Peter F. Johnson, Ph.D.
- Center for Cancer Research
- National Cancer Institute
- Building 560, Room 12-71
- Frederick, MD 21702-1201
Dr. Johnson studies transcriptional responses to oncogenic Ras signaling, seeking to understand the pathways that regulate oncogene-induced senescence and how this intrinsic tumor suppression mechanism is bypassed in cancer cells. His laboratory focuses on the transcription factor C/EBPbeta, which is post-translationally activated by Ras signaling and has both pro- and anti-oncogenic activities. His group has identified a novel regulatory mechanism by which the Cebpb mRNA 3' untranslated region suppresses Ras-induced activation of C/EBPbeta and thus facilitates senescence bypass in tumor cells. The 3'UTR effect involves mRNA localization and compartmentalization of Ras effector kinases.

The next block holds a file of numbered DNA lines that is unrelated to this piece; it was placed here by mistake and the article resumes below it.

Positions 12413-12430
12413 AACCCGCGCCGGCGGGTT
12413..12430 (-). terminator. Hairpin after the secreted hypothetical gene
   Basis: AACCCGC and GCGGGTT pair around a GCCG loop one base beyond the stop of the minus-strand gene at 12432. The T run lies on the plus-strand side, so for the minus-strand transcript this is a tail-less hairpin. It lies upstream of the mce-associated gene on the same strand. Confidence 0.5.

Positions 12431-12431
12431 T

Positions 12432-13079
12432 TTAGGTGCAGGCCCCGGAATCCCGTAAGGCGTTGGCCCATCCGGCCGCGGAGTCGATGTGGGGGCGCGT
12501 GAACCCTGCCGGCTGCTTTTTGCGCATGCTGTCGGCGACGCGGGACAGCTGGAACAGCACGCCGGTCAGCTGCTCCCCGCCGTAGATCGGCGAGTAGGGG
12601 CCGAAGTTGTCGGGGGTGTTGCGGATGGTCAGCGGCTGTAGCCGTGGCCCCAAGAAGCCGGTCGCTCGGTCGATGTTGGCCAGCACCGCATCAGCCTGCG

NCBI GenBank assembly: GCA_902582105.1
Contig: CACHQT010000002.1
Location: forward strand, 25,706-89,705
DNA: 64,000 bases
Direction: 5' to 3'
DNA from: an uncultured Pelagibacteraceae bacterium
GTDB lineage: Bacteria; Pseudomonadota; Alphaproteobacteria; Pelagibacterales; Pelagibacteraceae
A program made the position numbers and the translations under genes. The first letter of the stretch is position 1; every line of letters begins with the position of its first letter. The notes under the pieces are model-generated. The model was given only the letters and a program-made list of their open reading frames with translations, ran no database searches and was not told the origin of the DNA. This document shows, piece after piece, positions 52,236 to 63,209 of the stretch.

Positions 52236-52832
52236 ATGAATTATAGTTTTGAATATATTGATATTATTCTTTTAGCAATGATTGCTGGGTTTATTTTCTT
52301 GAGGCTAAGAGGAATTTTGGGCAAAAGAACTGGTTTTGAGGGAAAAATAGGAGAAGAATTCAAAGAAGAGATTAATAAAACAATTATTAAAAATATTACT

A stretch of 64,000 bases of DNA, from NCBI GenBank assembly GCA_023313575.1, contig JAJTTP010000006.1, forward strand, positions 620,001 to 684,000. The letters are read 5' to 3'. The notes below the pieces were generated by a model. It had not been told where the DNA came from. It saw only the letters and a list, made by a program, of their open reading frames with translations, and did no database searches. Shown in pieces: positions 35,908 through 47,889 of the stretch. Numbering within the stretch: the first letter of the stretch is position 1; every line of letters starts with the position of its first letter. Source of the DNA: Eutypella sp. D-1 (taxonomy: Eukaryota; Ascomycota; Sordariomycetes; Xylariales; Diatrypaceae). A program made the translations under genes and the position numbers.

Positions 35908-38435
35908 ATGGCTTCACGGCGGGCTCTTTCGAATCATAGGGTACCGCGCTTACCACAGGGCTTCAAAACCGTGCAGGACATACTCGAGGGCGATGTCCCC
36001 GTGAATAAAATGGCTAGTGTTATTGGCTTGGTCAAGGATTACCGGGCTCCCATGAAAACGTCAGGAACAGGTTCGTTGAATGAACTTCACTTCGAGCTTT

Areas of Expertise
Role of C/EBP Transcription Factors in Cancer and Tumor Suppression
Oncogene-induced senescence (OIS) is an intrinsic tumor suppression program elicited by activated oncogenes such as Ras that provides an important barrier to cancer development and progression. Our laboratory is interested in understanding pathways that regulate senescence and elucidating how cancer cells bypass OIS. We are focusing on two C/EBP bZIP transcription factors, C/EBPβ and C/EBPγ, which have important roles in cell proliferation, senescence, and cancer.
C/EBPβ is a downstream target of oncogenic Ras and BRAF and becomes post-translationally activated via the RAF-MEK-ERK signaling cascade. Tumor studies using Cebpb null mice and analysis of human cancer cell lines have shown that C/EBPβ has pro-oncogenic functions. However, C/EBPβ is also required for OIS in primary cells such as MEFs. Thus, C/EBPβ displays both pro- and anti-oncogenic activities. In cells undergoing OIS, activated C/EBPβ contributes to cell cycle arrest and is also essential for the induction of a set of inflammatory mediators known as the senescence-associated secretory phenotype or SASP.